Fukuoka 3-B Report

Wake Island Marine Dennis Connor told me he, Foots Anderson, and Alvin Sawyer got caught stealing canned food (probably Red Cross food which the Japanese would not distribute).  This happened while they were at the White House, the first camp.  They had to wear a red band around their head for 3 to 4 days, then they were court martialed.  They were told all along they would be shot.  Sawyer evidently knew some Japanese and helped get them off with a lesser sentence.  They were held in a room with one blanket for the three of them, no bed but the floor (this was in the winter).  Afterward they were put to work unloading coal from a ship.  In his oral history held at the Westen Historical Manuscript Collection at the Unviersity of Missouri at Colombia he mentions himself, Charles Pierce, and Norman Berg being beaten towards the end of the war.Some time after the war Connor was working for the Missouri Conservation Dept and Sawyer walked in the door.  Their meeting was purely accidental.Connor thought there were about 140 prisoners in the group which was sent out of Woosung in Nov 1942, about evenly divided among Wake Marines, North China Marines, and civilians from Wake.  They sailed aboard the Miike Maru which was also carrying about 5000 Japanese troops.  They went up the coast of China to near Chinwangtao, then over to the Korean peninsula.  They stopped at Pusan and then went across to Moji, about a 2 day voyage.A typical day consisted of getting up at 5 am, counting off in Japanese, out the gate by 6, and back to camp about 7 pm.  They were told by Navy Doctor Herbert Markowitz (Guam) that at the end they were living on 800 calories a day.  The Norris Troney diary also mentions the low rations.  Connor recalls once getting a REd Cross food package to share among four POWs, another time one for 8 POWs, sometimes one box for 25 POWs.  So little Red Cross food came in that when it did the food was usually added to the daily rice ration instead of giving it to individuals.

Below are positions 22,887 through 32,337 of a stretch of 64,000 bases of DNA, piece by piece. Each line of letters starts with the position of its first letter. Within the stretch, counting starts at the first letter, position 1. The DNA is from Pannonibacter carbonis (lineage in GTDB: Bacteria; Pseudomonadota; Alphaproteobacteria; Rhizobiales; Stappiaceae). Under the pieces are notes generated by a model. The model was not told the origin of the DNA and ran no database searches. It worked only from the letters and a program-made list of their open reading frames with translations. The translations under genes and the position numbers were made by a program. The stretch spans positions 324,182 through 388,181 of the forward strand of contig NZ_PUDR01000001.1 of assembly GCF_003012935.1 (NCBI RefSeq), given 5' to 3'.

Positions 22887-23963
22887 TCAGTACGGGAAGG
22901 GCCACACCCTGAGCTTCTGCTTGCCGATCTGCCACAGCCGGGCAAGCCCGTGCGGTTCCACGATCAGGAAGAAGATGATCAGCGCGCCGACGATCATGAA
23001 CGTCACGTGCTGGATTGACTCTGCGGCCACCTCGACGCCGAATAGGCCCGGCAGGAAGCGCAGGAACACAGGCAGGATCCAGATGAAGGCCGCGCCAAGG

Sgt Bill Howard told them the news of the war being over.  There was no big outcry.  Their emotions were drained.  They couldn't laugh or cry.  Other accounts say the same.

For information on what North China Marines were held at Fukuoka 3-B go to the page titled Fukuoka 3-B POW Camp.

American Ex-Prisoners of War



FUKUOKA #3, Page 1 of 3


By John M. Gibbs, 31 July 1946



Fukuoka Camp #3 was first located in a suburban section of the city YAWATA, known as Yauhea, on the Island of
Kyushu. Yawata was one of Japan's major steel producing areas, and the camp there was first occupied by American
civilians in Sept. 1942, who were captured by the Japanese on Wake Island. Later in that year the American personnel at
this camp was supplemented by prisoners of other nationalities, mainly British and Australian captured at Singapore.

A large steam electric plant was located within 500 yards of the camp installation, and surrounding it were steel mills
and steel rolling mills, all producing Japanese war essentials, and relying, substantially, on prisoner labor to operate them.

To protect the prisoner personnel, as far as possible, from anticipated bombing raids, a new camp was erected in a
suburb of Tobata about 300 yards from the bay, just west of the city. Tobata is located at the north central tip of the island
about 6 miles from Yawata in a northeasterly direction, and its coordinates are 33°56'N. 130°49'E. The terrain at Tobata
was flat. The tallest mountain in that area bounded the camp area on the north. Travel time from camp to the Yawata
plants was about 30 minutes. The prisoners of war continued to work in the Yawata plants throughout the war and were
transported from and to the new camp in open flat cars even during the bitterly cold winter weather. As a result of the